Etruria Street is another one of those streets created in 1888 as part of Denny & Hoyt’s Addition to the City of Seattle, Washington Territory, part of a series — Aetna, Bertona, Cremona, Dravus, Etruria, and Florentia — that appear in alphabetical order and have the common theme of being locations in Italy. Etruria, the land of the ancient Etruscans, was located in what is now the regions of Tuscany, Lazio, and Umbria, northwest of Rome.
Etruria Street begins in the east at the Ship Canal Trail and 3rd Avenue N, and goes just over ⅖ of a mile west to 3rd Avenue W. It resumes east of 8th Avenue W at a Seattle Pacific University parking lot and goes a further ¼ of a mile west to 10th Avenue W.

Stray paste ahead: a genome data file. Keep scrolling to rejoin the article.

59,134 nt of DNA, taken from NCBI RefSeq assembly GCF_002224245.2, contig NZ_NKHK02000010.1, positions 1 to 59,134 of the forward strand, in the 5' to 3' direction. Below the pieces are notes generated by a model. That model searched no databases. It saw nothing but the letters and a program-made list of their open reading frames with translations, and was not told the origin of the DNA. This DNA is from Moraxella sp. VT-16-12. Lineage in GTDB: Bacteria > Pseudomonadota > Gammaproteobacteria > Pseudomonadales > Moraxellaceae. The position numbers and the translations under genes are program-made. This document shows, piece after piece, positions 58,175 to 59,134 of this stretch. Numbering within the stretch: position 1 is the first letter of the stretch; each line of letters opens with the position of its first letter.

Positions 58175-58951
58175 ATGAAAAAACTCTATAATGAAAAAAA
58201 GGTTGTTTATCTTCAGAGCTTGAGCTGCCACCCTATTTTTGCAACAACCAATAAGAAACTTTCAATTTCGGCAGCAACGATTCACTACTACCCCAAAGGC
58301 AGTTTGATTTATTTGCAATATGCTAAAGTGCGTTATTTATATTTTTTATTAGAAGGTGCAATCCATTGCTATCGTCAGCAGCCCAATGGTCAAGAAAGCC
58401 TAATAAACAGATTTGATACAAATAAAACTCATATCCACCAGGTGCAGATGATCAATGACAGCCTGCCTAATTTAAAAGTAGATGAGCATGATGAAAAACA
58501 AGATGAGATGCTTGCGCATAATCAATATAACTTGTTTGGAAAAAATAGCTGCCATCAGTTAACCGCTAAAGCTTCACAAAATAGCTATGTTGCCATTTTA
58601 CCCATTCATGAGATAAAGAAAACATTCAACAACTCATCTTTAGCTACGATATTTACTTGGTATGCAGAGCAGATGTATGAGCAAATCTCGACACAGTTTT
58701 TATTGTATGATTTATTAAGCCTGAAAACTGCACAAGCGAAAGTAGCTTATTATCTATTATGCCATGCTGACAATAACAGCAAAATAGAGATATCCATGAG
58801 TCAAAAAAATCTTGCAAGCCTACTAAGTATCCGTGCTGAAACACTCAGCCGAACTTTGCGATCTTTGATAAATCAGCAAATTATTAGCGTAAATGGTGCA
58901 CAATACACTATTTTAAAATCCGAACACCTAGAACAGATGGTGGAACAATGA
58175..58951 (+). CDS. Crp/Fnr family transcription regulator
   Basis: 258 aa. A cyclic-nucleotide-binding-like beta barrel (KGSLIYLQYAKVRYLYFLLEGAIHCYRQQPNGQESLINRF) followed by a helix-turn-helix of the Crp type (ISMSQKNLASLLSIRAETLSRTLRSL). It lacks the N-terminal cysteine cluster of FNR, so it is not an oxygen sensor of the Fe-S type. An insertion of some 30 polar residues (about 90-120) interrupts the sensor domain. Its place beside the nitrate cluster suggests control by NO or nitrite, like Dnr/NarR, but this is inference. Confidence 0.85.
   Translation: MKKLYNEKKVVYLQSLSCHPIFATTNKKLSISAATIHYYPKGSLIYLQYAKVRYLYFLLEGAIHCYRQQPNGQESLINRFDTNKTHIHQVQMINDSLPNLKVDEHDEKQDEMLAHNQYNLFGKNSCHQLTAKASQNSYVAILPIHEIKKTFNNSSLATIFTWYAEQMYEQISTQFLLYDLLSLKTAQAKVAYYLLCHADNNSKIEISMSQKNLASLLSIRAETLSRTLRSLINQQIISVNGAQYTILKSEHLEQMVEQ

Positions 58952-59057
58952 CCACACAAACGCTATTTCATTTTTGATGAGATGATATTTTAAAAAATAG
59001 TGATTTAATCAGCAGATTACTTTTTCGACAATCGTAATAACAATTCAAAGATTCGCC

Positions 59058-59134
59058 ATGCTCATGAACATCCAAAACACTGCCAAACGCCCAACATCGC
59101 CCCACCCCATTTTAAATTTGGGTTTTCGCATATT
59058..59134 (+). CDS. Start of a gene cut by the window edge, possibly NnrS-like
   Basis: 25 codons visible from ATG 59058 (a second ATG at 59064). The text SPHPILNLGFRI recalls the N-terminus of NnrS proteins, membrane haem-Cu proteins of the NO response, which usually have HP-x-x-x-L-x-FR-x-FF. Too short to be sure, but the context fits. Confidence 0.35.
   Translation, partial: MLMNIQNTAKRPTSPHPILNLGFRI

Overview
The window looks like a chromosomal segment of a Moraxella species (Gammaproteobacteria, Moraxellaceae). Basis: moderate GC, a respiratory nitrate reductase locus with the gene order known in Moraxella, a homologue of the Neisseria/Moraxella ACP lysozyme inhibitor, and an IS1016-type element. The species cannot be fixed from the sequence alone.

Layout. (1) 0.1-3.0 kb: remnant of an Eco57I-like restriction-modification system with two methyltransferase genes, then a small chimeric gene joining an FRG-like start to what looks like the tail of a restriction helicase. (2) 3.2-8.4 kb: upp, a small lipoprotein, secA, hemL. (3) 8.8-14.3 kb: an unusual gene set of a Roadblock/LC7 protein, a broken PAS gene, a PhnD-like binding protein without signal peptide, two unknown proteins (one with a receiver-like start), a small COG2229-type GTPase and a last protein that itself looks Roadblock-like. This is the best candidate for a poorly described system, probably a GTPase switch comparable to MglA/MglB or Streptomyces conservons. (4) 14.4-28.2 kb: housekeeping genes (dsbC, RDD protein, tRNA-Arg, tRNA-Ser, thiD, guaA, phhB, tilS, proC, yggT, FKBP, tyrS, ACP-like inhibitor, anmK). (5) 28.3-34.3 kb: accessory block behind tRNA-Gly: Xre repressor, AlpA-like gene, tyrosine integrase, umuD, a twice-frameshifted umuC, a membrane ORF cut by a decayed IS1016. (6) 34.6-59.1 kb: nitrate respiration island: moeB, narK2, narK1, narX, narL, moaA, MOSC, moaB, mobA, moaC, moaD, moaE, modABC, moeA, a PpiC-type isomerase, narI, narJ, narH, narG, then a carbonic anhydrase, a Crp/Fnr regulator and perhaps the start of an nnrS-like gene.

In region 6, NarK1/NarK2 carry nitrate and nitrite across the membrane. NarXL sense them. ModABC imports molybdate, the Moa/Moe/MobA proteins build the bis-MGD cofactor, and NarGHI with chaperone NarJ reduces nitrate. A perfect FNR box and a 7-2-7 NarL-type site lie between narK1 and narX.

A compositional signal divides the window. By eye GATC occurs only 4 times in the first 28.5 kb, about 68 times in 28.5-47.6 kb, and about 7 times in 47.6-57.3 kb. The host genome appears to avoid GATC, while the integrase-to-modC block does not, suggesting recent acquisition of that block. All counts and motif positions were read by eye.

Born and raised in Seattle, Benjamin Donguk Lukoff had his interest in local history kindled at the age of six, when his father bought him settler granddaughter Sophie Frye Bass’s Pig-Tail Days in Old Seattle at the gift shop of the Museum of History and Industry. He studied English, Russian, and linguistics at the University of Washington, and went on to earn his master’s in English linguistics from University College London. His book of rephotography, Seattle Then and Now, was published in 2010. An updated version came out in 2015.